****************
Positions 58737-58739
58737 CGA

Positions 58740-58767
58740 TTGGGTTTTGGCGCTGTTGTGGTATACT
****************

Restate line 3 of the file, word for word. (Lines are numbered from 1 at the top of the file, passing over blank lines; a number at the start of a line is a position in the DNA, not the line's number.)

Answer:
Positions 58740-58767